Hours: Eight p:m - Two a:m
249 Ossington Avenue,
Toronto, ON M6J 3A1
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Bright orange walls (from its previous life as a punk rock club) have been replaced with barn doors and salvaged wood from a farm just outside of Stratford, Ontario (a photo of the barn sits behind the bar). Records, old games and knick knacks were scrounged up from the owners’ parents’ cottage, as well as occasional donations from customers.
Where: 249 Ossington Ave. just north of Dundas Street.
The Crowd: The Dakota’s crowd is surprisingly diverse; made up of local musicians (especially from the bluegrass/country circuit) but the crowd varies from west-side scenesters to young professionals, middle-aged patrons and friends just looking to partake in a quick game of Scrabble. If you’ve misplaced your used Wrangler shirt, have no fear -- you don’t need to look like you’ve stepped out of a saloon to fit in at this place. It may be a country bar, but everyone’s got their own style.
The Music: Country, loud country, bluegrass, roots music and more. Regular acts include Elana McMurty and the weekly Barn Dance under the disco ball. Live acts are booked regularly but The Dakota is becoming better known for impromptu performances from local musicians. When you look at the twinkling little stage with its lonely wooden chair and microphone, you can’t help but want to get on up there and play.
On The Menu: The Dakota’s signature drink is the Mint Julep: a potent mix of fresh mint leaves, bourbon, sugar and ice. They also have a good selection of beer with draught favourites like Guinness and Wellington’s. Their food menu has a Mexican twist, offering steak burritos, fish tacos, guacamole and quesadillas. On Sunday afternoons, check out the One Table Bluegrass Brunch where guests can share a giant table and check out a different bluegrass act and brunch menu each week. Now that’s small-town spirit!
The subterranean spot (once the Trin Port Sports Bar &: Grill) has been fitted out like a New York tavern, with room enough for 130 to gather at big wooden tables or impossibly comfortable bar seats (not stools).
There's food, too – and, blessedly, there are no deep fryers involved. A 10-item menu has soup, salad, guacamole, queso fundido (baked cheese with chorizo, mushrooms and jalapeños served with tortilla chips) and the Finger Pickin' Plate for snacks. Five mains include already-popular fish tacos, four-cheese mac and cheese, vegetarian chili, steak burritos and jerk chicken quesadillas.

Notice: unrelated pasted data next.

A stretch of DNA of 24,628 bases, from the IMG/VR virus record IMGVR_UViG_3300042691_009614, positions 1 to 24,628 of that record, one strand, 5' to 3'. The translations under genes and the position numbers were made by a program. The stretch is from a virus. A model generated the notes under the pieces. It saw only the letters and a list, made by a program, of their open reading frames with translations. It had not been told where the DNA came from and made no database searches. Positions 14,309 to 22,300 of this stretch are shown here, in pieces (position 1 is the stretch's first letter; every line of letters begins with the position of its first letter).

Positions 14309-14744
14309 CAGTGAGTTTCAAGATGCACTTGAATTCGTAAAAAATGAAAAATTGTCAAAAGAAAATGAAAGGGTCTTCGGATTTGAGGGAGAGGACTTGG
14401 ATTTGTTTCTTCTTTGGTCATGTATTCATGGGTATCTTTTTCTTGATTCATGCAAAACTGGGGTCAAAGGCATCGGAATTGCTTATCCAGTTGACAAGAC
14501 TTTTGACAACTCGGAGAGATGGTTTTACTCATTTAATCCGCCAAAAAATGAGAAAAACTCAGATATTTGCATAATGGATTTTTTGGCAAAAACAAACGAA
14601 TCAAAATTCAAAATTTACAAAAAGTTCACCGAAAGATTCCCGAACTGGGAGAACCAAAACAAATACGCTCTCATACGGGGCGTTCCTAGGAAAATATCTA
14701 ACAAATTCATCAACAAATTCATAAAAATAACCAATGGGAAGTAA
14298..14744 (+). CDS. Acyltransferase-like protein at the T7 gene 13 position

Even more compelling is the Sunday bluegrass brunch from noon to 4 p.m. It's $12 per person, kids are welcome and the menu changes weekly. Last week's inaugural brunch – eaten to the rousing clatter of Washboard Hank – was a souped-up version of the Finger Pickin' Plate (rounded out by eggs, refried beans, corn muffins, fruit, coffee and juice).
The Dakota is now the northern anchor of the burgeoning Ossington Ave. strip.
VIBE A charming little country bar in a basement at Dundas and Ossington. Most nights you can hear live bands playing various forms of roots music, along with the occasional DJ also playing something with a bit of twang. The crowd is younger than you might expect, the atmosphere relaxed and friendly.
PAST LIFE Last known as Club Trinport, a Trinidadian/Portuguese venture that hosted everything from metal concerts to indie dance parties until it went under last year. Picture a similar layout, but with a saloon feel.
VALUE A pint of domestic beer will run you $5, and there's generally no cover except for the occasional special event.
CAN YOU DANCE? If you're looking for a hoedown, there is a small area in front of the stage that seems designated for dancing.
NOW | JANUARY 25 - 31, 2007 | VOL. 26 NO. 21